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Copyright © 2011 McGraw-Hill Ryerson Limited t = 2.53 is greater than t 0.05 = 1.65 Reject H 0 : μ 1 - μ 2 = 3 in favour of H a :μ 1 2 μ 2 > 3 at α 0.05 The new system reduces the mean customer waiting time by more than three minutes Examine the MegaStat output below t = 2.53, the associated p value is , the very small p value tells us that we have very strong evidence against H L02 L03

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Copyright © 2011 McGraw-Hill Ryerson Limited Reject H 0 : μ 1 - μ 2 = 0 if t is greater than t α = t 0.05 = Test Statistic: t = > t 0.05 = We can reject H 0 Conclude at α = 0.05 the mean hourly yields obtained by using the two production methods differ Note the small p-value in figure 9.1 indicates strong evidence against H L02 L03

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Copyright © 2011 McGraw-Hill Ryerson Limited Example 9.4 The Repair Cost Comparison Case Forest City Casualty currently contracts to have moderately damaged cars repaired at garage 2 However, a local insurance agent suggests that garage 1 provides less expensive repair service that is of equal quality Forest City has decided to give some of its repair business to garage 1 only if it has very strong evidence that μ 1, the mean repair cost estimate at garage 1, is smaller than μ 2, the mean repair cost estimate at garage 2, that is, if μ D = μ 1 - μ 2 is less than zero 9-29 L02 L03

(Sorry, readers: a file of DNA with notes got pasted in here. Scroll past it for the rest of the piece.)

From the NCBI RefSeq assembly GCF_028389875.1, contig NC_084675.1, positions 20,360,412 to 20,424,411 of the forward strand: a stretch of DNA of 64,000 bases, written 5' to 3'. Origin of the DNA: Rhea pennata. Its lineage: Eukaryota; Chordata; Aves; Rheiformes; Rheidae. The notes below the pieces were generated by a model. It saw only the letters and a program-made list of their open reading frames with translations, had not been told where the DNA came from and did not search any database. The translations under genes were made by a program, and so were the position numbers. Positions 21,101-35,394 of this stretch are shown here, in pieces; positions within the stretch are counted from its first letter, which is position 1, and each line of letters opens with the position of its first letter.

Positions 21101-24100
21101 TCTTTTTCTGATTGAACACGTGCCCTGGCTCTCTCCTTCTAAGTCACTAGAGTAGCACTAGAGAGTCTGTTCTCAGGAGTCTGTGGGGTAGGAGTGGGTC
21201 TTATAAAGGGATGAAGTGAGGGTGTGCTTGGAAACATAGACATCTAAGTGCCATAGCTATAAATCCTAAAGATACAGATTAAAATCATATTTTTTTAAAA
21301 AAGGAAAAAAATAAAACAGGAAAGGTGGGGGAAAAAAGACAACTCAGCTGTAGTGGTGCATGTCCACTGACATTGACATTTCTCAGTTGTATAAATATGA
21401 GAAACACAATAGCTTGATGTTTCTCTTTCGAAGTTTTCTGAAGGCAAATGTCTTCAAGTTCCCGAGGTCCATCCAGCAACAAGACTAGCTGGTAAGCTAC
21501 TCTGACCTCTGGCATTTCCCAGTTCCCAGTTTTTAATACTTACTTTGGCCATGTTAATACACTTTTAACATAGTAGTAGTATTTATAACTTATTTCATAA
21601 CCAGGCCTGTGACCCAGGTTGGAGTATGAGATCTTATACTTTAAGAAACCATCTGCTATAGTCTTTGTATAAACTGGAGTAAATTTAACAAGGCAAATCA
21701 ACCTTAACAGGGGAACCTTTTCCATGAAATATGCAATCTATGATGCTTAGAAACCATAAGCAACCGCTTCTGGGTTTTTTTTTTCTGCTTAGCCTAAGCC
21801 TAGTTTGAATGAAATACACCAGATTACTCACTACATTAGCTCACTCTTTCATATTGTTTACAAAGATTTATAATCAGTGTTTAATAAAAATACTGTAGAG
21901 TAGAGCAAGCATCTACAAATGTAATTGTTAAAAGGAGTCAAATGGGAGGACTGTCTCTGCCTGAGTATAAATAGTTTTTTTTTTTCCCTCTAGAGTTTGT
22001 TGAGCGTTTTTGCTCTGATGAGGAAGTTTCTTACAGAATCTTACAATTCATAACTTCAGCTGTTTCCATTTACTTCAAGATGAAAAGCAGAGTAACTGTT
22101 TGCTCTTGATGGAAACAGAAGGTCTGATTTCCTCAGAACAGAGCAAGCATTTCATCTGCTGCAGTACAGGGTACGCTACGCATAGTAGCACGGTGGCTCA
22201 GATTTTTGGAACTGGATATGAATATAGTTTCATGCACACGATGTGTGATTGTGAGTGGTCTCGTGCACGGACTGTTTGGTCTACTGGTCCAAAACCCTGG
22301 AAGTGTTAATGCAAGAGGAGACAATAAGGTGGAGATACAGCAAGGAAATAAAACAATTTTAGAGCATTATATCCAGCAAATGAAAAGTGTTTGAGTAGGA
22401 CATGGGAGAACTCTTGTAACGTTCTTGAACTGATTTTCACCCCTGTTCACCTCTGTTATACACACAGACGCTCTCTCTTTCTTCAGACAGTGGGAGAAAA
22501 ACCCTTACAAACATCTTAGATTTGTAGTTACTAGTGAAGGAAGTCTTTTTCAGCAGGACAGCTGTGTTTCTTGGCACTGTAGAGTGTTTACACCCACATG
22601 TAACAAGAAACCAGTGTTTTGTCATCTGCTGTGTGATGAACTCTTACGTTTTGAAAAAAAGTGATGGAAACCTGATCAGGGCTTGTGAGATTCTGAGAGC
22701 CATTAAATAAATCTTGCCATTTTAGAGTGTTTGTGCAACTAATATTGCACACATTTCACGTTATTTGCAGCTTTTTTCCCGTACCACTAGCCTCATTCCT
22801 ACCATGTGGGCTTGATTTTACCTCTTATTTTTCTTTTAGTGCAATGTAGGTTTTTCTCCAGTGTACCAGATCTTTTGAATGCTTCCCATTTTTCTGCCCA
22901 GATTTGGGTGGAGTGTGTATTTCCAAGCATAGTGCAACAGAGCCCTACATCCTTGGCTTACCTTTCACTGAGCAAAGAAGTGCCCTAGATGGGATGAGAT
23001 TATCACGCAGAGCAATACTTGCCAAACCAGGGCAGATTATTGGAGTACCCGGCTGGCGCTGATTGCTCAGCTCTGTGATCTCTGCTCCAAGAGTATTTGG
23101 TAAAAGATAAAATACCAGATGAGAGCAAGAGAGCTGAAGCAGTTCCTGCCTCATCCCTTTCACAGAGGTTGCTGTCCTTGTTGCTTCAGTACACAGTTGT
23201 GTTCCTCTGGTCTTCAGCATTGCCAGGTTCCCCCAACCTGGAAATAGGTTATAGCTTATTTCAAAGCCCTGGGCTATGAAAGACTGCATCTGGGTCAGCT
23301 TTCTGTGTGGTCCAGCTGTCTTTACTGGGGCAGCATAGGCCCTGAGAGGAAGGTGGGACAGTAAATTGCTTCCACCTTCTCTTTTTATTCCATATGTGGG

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Copyright © 2011 McGraw-Hill Ryerson Limited We will test H 0 : μ D = 0 (no difference) versus H a : μ D < 0 (difference – garage 1 costs are less than garage 2) at the 0.01 level of significance Reject if t < –t , that is, if t < –t 0.01 With n – 1 = 6 degrees of freedom, t 0.01 = So reject H 0 if t < – L02 L03

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Copyright © 2011 McGraw-Hill Ryerson Limited Calculate the t statistic: Because t = – is less than –t 0.01 = – 3.143, reject H 0 Conclude at the = 0.01 significance level that it appears as though the mean repair cost at Garage 1 is less than the mean repair cost of Garage 2 From a computer, for t = , the p-value is Because this p-value is very small, there is very strong evidence that H 0 should be rejected and that 1 is actually less than L02 L03